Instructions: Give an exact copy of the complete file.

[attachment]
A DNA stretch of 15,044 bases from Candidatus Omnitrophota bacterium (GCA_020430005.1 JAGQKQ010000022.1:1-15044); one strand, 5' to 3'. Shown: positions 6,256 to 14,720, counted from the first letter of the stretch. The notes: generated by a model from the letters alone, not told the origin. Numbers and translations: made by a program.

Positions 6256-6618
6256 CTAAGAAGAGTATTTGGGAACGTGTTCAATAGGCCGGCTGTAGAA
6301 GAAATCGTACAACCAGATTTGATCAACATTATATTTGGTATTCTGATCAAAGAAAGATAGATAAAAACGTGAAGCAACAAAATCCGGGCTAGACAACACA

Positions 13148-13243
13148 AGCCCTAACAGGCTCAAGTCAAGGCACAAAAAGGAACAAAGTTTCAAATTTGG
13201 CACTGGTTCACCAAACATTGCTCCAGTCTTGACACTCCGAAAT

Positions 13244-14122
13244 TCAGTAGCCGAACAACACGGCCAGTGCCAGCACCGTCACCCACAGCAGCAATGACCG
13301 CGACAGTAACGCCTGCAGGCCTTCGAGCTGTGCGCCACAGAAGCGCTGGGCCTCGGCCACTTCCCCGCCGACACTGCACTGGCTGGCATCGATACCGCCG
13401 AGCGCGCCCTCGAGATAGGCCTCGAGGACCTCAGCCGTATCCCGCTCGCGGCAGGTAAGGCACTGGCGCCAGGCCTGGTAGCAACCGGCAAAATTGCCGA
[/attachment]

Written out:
A DNA stretch of 15,044 bases from Candidatus Omnitrophota bacterium (GCA_020430005.1 JAGQKQ010000022.1:1-15044); one strand, 5' to 3'. Shown: positions 6,256 to 14,720, counted from the first letter of the stretch. The notes: generated by a model from the letters alone, not told the origin. Numbers and translations: made by a program.

Positions 6256-6618
6256 CTAAGAAGAGTATTTGGGAACGTGTTCAATAGGCCGGCTGTAGAA
6301 GAAATCGTACAACCAGATTTGATCAACATTATATTTGGTATTCTGATCAAAGAAAGATAGATAAAAACGTGAAGCAACAAAATCCGGGCTAGACAACACA

Positions 13148-13243
13148 AGCCCTAACAGGCTCAAGTCAAGGCACAAAAAGGAACAAAGTTTCAAATTTGG
13201 CACTGGTTCACCAAACATTGCTCCAGTCTTGACACTCCGAAAT

Positions 13244-14122
13244 TCAGTAGCCGAACAACACGGCCAGTGCCAGCACCGTCACCCACAGCAGCAATGACCG
13301 CGACAGTAACGCCTGCAGGCCTTCGAGCTGTGCGCCACAGAAGCGCTGGGCCTCGGCCACTTCCCCGCCGACACTGCACTGGCTGGCATCGATACCGCCG
13401 AGCGCGCCCTCGAGATAGGCCTCGAGGACCTCAGCCGTATCCCGCTCGCGGCAGGTAAGGCACTGGCGCCAGGCCTGGTAGCAACCGGCAAAATTGCCGA